The role of autophagy in cancer therapy is controversial. On the one hand, substantial work has consistently proved that the activation of autophagy confers cells resistance to various therapeutic treatments, suggesting that autophagy inhibition could strengthen the sensitivity to chemotherapeutic agents [37]. On the other hand, therapy-induced autophagy may instead lead to autophagic cell death [16]. Here, the latter notion is supported, as cytotoxic, rather than cytoprotective autophagy was induced by NCTD in HCC cells. Interestingly, the autophagy inhibitor HCQ, shown here to effectively block the autophagic process, did not attenuate under our experimental conditions NCTD-induced the death, and even caused a further upregulation of LC3 II. While this may suggest that NCTD effectively overcomes the inhibitory effect of HCQ, additional mechanisms might intervene in NCTD-induced cell death in our HCC cell models.

The mTOR pathway is the central cellular nutrient-sensing system, and prevents autophagy when the cell’s metabolic demands are met or exceeded [38]. In mammalian cells, autophagy is predominately induced by formation of ULK-Atg13-FIP200 complexes, which are direct effectors of mTORC1 [39]. Under normal physiological conditions, activated mTORC1 phosphorylates Unc-51-like kinase 1 (ULK1) and autophagy-related gene 13 (Atg13), preventing ULK1 activation by AMP-activated protein kinase (AMPK); upon stress or starvation, mTORC1 is inactivated, ULK1 becomes dephosphorylated and active, and phosphorylates in turn focal adhesion kinase family-interacting protein of 200 kDa (FIP200) as well as other targets, triggering autophagy [39]. The present investigation showed that NCTD treatment reduced mTOR phosphorylation and caused changes in the expression of LC3 and p62, two essential autophagic markers, consistent with induction of autophagy. Meanwhile, control experiments using rapamycin confirmed that inhibition of signaling through mTOR elicits autophagy in the HCC cells tested.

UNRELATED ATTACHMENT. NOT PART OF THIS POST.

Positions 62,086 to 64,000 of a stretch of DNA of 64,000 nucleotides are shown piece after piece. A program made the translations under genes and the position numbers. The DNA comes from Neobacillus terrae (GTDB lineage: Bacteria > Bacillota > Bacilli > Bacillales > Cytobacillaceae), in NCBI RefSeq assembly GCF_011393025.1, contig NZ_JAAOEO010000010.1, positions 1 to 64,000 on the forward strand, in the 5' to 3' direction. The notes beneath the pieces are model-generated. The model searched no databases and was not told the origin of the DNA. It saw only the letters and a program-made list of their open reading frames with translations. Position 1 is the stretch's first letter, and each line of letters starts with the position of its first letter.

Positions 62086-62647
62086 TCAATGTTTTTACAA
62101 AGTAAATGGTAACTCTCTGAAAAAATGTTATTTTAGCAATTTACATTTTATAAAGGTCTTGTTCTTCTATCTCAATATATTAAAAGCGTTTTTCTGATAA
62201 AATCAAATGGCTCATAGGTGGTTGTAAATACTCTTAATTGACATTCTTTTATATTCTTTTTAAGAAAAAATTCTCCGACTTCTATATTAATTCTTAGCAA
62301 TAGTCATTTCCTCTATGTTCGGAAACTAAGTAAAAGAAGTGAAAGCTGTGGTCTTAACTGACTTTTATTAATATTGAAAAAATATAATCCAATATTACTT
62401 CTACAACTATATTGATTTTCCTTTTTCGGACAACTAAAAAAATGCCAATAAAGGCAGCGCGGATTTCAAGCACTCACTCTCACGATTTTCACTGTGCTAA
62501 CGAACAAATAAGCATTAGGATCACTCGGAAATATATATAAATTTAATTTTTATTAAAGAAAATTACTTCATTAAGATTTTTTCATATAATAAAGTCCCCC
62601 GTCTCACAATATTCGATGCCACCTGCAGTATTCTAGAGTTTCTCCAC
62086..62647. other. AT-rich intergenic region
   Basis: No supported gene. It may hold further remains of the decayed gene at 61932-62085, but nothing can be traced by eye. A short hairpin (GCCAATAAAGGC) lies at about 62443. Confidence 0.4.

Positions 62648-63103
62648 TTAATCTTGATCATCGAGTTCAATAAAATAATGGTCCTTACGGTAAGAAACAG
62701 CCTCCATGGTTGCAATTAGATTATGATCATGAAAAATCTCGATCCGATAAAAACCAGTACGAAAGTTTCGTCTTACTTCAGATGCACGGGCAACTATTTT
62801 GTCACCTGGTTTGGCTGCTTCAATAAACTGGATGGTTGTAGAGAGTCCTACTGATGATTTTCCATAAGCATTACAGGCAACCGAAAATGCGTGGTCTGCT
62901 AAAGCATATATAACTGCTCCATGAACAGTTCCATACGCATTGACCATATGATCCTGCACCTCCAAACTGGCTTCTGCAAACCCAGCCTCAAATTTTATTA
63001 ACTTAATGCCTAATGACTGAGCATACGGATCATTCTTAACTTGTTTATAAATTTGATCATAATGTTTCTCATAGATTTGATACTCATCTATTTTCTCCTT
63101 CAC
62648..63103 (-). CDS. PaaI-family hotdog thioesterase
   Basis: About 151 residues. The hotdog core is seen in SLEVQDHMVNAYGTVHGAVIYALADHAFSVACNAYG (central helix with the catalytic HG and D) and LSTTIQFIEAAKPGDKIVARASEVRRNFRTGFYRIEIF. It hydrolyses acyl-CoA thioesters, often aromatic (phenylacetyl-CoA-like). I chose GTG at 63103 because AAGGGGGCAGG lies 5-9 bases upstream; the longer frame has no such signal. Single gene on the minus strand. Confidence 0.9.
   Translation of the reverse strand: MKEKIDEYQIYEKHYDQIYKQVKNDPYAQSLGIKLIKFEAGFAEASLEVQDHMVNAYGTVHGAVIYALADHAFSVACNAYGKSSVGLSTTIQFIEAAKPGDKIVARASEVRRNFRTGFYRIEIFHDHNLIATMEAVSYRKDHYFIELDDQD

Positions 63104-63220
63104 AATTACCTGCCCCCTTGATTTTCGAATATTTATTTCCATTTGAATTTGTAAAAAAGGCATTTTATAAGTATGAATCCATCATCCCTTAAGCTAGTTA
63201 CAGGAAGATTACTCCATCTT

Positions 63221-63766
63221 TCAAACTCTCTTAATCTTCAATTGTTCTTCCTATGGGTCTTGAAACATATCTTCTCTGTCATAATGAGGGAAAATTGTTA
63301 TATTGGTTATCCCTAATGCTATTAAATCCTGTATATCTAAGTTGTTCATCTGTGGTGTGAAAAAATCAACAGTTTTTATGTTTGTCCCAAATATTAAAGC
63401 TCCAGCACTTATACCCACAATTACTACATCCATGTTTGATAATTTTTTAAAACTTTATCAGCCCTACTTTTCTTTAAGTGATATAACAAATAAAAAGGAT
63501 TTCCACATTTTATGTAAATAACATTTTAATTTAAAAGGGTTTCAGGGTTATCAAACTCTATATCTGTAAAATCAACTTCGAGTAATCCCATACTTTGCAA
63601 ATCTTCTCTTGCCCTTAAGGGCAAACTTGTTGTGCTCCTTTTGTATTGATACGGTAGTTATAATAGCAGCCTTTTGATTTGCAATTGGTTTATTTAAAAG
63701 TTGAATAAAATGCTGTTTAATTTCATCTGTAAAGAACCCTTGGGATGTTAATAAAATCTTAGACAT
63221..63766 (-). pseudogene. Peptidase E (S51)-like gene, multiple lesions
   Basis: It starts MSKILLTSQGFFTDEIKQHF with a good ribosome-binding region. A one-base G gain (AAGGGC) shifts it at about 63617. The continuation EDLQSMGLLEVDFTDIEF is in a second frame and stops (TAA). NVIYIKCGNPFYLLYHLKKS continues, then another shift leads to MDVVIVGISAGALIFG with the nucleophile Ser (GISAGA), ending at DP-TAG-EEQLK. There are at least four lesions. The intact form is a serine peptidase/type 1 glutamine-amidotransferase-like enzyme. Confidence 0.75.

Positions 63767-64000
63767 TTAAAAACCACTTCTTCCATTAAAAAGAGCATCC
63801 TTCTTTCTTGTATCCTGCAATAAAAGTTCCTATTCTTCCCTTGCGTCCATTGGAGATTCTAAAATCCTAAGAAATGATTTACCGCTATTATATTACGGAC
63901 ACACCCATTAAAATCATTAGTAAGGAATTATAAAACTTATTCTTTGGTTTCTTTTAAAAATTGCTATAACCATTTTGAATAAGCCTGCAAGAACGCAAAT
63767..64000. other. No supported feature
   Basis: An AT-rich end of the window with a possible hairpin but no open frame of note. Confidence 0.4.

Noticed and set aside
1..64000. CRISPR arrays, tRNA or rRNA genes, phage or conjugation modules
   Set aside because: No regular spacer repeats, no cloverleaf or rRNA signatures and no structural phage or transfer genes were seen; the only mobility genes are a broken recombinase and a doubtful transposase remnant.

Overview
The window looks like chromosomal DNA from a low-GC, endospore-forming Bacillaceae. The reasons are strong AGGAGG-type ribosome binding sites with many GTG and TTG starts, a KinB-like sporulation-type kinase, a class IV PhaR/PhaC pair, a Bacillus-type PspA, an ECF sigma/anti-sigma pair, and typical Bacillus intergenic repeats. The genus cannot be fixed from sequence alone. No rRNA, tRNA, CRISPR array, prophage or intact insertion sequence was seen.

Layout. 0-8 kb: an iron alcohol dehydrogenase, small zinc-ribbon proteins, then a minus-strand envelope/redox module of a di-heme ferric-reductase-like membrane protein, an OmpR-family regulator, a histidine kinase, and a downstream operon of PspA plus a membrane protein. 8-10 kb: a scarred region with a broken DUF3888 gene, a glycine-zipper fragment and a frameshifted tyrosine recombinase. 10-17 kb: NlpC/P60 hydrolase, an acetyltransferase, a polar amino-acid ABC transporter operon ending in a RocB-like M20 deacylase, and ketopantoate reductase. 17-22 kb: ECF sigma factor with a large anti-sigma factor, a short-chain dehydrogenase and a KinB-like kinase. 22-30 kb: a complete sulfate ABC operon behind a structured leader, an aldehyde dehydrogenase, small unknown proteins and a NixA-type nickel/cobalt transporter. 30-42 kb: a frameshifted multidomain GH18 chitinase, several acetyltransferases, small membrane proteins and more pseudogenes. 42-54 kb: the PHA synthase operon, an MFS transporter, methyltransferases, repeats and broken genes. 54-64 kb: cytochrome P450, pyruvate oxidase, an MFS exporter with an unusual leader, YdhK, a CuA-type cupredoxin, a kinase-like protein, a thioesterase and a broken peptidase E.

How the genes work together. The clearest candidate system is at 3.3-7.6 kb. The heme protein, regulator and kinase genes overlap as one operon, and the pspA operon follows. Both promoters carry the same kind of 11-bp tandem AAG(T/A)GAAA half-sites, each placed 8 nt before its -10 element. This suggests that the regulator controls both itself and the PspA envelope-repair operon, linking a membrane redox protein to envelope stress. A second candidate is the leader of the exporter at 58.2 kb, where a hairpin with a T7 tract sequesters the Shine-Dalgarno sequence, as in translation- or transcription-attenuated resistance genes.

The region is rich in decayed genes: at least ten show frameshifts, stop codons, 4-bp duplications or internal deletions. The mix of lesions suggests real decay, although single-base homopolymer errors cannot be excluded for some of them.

The overexpression of c-Met is tightly linked to clinicopathological characteristic of HCC such as prognosis, tumor grade, invasiveness and metastasis, and tumor recurrence [12]. Considering the tumor-promoting role of c-Met in HCC, many anticancer therapeutics targeting c-Met are emerging [40]. Following c-Met activation, multiple downstream signaling pathways, including NF-κB, MAPK, and phosphoinositide 3-kinase-AKT, are stimulated and contribute to tumor progression [41]. However, the potential relationship between the c-Met and mTOR pathways in HCC remains unclear.

As with mTOR, we showed here that NCTD exposure also reduced the phosphorylation status of c-Met in HCC cells. Interestingly, the c-Met inhibitor crizotinib led to a reduction not only in p-Met, but also in phospho-mTOR, and induced autophagy. In line with these individual drug effects, we demonstrate that crizotinib and NCTD enhanced autophagy in both 97H and HepG2 cells, strongly increasing cytotoxicity. Furthermore, these results were substantiated by in vivo experiments that showed that combination with crizotinib enhanced autophagy and caused a greater restriction in tumor growth than that observed with NCTD alone.